Fact Check: Video Does NOT Show 'Wagner Boss Prigozhin Jet On Fire Before Crashing' -- It Was Filmed Two Months Prior

Fact Check

  • by: Madison Dapcevich
Fact Check: Video Does NOT Show 'Wagner Boss Prigozhin Jet On Fire Before Crashing' -- It Was Filmed Two Months Prior June 2023 Vid

Does a video shared to social media on August 23, 2023, show Russian oligarch Yevgeny Viktorovich Prigozhin's jet "on fire before crashing"? No, that's not true: While the video itself is authentic, it documented an unrelated plane crash that reportedly occurred nearly two months earlier on June 24, 2023, "near the village of Kantemirovk," about 700 miles from the village of Kuzhenkino, the reported crash site of the aircraft in which Prigozhin is presumed to have perished.

The claim that the video documented Prigozhin's death originated in a video shared to X (former Twitter) on August 23, 2023, (archived here) that included a caption that read:

JUST IN: Wagner boss Prigozhin jet on fire before crashing.

Below is how the post appeared at the time of publication:

Screenshot 2023-08-24 at 16.45.11.png

(Source: X.com screenshot taken Thu Aug 24 16:45:11 UTC 2023)

Though the footage is authentic, it is mislabelled and is not affiliated with the plane crash that involved the Russian oligarch and former close confidant of Russian President Vladimir Putin.

Prigozhin is reported to have been killed in a plane crash on August 23, 2023, near the village of Kuzhenkino in the Tver Region, according to credible news outlets including The Associated Press, Reuters, and Radio Free Europe. But the video above identified Kantemirovka, a village 700 miles from Kuzhenkino, as the scene of the crash documented.

The video in question was first posted to YouTube on June 24, 2023, (archived here) by the account Activatica, an "online platform covering grassroots activism across Russia," according to the global human rights organization, Rights CoLab. It was originally titled, "🟠Под Воронежем рухнул самолет," which translates in English to "🟠 A plane crashed near Voronezh."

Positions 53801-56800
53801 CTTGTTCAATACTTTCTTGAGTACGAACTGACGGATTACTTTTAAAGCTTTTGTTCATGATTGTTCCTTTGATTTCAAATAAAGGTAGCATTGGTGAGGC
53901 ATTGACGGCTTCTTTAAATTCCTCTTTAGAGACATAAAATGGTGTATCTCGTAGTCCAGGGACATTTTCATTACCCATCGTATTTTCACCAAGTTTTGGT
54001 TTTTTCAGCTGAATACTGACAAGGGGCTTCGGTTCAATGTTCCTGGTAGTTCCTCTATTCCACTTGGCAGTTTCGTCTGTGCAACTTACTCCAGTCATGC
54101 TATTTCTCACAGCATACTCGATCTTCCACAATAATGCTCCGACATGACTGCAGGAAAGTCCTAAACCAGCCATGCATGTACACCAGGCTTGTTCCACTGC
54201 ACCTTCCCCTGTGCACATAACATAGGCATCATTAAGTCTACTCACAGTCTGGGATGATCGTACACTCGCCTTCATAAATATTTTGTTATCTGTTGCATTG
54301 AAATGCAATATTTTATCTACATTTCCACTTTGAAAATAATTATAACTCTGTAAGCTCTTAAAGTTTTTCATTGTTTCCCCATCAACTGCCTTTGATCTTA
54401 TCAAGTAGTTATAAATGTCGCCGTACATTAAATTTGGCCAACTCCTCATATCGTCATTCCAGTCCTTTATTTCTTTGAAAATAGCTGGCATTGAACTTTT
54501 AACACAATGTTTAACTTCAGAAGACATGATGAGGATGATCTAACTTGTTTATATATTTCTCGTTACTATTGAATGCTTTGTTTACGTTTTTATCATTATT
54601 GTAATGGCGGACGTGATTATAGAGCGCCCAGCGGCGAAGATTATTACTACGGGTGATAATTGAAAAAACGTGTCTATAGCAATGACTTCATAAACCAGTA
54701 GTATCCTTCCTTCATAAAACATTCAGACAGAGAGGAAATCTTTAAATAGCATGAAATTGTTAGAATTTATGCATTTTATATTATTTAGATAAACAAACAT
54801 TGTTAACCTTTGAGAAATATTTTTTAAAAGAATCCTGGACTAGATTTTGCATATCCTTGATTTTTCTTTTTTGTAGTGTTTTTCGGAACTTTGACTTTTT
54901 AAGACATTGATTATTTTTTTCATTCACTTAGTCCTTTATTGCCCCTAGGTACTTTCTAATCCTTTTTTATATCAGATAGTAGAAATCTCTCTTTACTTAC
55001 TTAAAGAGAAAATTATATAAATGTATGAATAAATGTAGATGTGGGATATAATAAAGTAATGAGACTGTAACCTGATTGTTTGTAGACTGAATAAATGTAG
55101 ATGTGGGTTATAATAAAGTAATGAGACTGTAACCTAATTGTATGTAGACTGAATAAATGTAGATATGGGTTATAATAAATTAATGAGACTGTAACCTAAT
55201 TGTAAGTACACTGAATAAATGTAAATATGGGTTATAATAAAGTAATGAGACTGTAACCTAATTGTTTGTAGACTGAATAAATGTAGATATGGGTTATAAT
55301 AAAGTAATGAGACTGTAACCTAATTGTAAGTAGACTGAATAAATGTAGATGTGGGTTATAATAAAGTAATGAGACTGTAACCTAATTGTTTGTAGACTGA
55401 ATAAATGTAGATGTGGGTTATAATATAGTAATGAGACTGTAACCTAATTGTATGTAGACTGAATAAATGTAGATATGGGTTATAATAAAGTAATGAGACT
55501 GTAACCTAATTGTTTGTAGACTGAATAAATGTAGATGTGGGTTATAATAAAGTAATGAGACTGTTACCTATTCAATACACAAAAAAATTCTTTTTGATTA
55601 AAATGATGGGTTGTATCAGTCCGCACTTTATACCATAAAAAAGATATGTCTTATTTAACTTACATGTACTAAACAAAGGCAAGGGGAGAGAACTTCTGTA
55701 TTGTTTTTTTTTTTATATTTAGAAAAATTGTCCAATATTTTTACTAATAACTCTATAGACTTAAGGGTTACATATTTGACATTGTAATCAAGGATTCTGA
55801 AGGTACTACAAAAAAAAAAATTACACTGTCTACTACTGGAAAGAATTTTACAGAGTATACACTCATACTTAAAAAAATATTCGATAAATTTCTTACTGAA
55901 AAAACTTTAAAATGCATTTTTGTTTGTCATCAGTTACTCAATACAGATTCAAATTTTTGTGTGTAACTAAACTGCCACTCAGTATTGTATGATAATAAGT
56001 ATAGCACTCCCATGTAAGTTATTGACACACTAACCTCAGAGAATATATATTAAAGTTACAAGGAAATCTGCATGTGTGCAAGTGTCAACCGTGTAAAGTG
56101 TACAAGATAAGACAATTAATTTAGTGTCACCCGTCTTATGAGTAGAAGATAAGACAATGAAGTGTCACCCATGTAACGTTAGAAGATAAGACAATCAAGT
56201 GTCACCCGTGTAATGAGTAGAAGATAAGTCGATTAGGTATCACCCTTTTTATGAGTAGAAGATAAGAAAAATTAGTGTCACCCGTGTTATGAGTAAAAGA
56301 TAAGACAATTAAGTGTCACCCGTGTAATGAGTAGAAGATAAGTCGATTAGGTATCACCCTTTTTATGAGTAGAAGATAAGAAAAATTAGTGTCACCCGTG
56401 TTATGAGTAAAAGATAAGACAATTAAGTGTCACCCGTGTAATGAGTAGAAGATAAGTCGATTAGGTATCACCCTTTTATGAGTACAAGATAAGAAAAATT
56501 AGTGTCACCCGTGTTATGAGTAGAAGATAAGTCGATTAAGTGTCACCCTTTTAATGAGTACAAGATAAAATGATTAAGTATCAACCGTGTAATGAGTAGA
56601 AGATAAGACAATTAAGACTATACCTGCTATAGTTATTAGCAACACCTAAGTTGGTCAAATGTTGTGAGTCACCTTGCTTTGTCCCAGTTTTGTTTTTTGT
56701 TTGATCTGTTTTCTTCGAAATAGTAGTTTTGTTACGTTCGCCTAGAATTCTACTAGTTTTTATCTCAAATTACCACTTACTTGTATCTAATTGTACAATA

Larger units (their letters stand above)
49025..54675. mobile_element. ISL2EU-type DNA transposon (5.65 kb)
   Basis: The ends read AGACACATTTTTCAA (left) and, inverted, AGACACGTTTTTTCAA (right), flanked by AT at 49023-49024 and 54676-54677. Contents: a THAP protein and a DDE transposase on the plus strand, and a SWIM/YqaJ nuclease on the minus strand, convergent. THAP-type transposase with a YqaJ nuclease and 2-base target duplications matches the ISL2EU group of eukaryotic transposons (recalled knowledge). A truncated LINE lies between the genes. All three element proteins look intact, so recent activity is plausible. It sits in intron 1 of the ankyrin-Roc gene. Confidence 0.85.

A description that accompanied the video read, in Russian:

Сообщается о крушении самолета АН-24 в Воронежской области. Ранее о падении самолета сообщали местные жители.

Самолет упал недалеко от населенного пункта Кантемировка. По предварительным данным, погибли как минимум 3 человека.

Google Translate translates the caption into English as:

It is reported about the crash of the AN-24 aircraft in the Voronezh region. Earlier, the crash was reported by local residents.

The plane crashed near the village of Kantemirovka. According to preliminary data, at least 3 people died.

Since the supposed video was posted two months prior to the Prigozhin plane crash, there is no way that it could have shown what was stated in the caption of the August 23 X post. Questions about Prigozhin's apparent death remain. Forensic evidence has not been released, as of the date of this writing, that would confirm whether Prigozhin was onboard or killed in the crash.

The Center for Strategic and International Studies reported that Russian state media claimed in a post on Telegram that Prigozhin was killed when an Embraer Legacy 600 jet registered in Prigozhin's name crashed. The Russian Ministry of Emergency Services also wrote in a post on Telegram that there were 10 people on board, including three crew members.

According to the Flight Radar 24 online tracker, the Brazilian-built jet fell off radar screens on August 23, 2023. As of this publication, the Wagner Group, a Russian state-funded private military company that was controlled until recently by Prigozhin, had not yet confirmed its leader's death.

Lead Stories has published prior debunks related to Russia's invasion of Ukraine, reporting that Prigozhin did not switch his loyalty to Kyiv during his short-lived mutiny against Putin, that a black-and-white video did not show a nighttime explosion in Ukraine that caused flooding downstream, and that President Joe Biden did not declare "war on Russia" as of June 17, 2023.

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  Madison Dapcevich

Raised on an island in southeast Alaska, Madison grew up a perpetually curious tidepooler and has used that love of science and innovation in her now full-time role as a science reporter for the fact-checking publication Lead Stories.

Read more about or contact Madison Dapcevich

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